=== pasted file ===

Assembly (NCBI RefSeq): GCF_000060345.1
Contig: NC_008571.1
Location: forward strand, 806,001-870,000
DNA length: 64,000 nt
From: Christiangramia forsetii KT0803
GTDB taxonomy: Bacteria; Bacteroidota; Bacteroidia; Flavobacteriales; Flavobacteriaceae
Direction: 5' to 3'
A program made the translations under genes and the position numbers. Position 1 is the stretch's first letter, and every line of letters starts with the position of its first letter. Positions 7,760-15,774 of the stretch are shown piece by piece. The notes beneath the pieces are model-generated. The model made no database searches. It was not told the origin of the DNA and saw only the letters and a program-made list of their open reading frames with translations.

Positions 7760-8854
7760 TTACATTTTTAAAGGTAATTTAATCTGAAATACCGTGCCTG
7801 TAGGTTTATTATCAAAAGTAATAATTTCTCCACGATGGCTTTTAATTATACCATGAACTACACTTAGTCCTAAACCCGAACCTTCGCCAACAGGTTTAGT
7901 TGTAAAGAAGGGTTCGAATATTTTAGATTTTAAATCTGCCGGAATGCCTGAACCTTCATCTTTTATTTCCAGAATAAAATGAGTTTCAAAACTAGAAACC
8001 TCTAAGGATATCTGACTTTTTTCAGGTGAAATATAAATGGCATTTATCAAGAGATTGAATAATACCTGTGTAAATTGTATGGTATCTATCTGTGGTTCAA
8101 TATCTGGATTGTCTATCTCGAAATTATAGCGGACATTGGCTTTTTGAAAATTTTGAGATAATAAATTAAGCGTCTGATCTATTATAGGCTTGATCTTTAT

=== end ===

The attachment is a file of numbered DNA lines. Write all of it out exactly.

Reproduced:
Assembly (NCBI RefSeq): GCF_000060345.1
Contig: NC_008571.1
Location: forward strand, 806,001-870,000
DNA length: 64,000 nt
From: Christiangramia forsetii KT0803
GTDB taxonomy: Bacteria; Bacteroidota; Bacteroidia; Flavobacteriales; Flavobacteriaceae
Direction: 5' to 3'
A program made the translations under genes and the position numbers. Position 1 is the stretch's first letter, and every line of letters starts with the position of its first letter. Positions 7,760-15,774 of the stretch are shown piece by piece. The notes beneath the pieces are model-generated. The model made no database searches. It was not told the origin of the DNA and saw only the letters and a program-made list of their open reading frames with translations.

Positions 7760-8854
7760 TTACATTTTTAAAGGTAATTTAATCTGAAATACCGTGCCTG
7801 TAGGTTTATTATCAAAAGTAATAATTTCTCCACGATGGCTTTTAATTATACCATGAACTACACTTAGTCCTAAACCCGAACCTTCGCCAACAGGTTTAGT
7901 TGTAAAGAAGGGTTCGAATATTTTAGATTTTAAATCTGCCGGAATGCCTGAACCTTCATCTTTTATTTCCAGAATAAAATGAGTTTCAAAACTAGAAACC
8001 TCTAAGGATATCTGACTTTTTTCAGGTGAAATATAAATGGCATTTATCAAGAGATTGAATAATACCTGTGTAAATTGTATGGTATCTATCTGTGGTTCAA
8101 TATCTGGATTGTCTATCTCGAAATTATAGCGGACATTGGCTTTTTGAAAATTTTGAGATAATAAATTAAGCGTCTGATCTATTATAGGCTTGATCTTTAT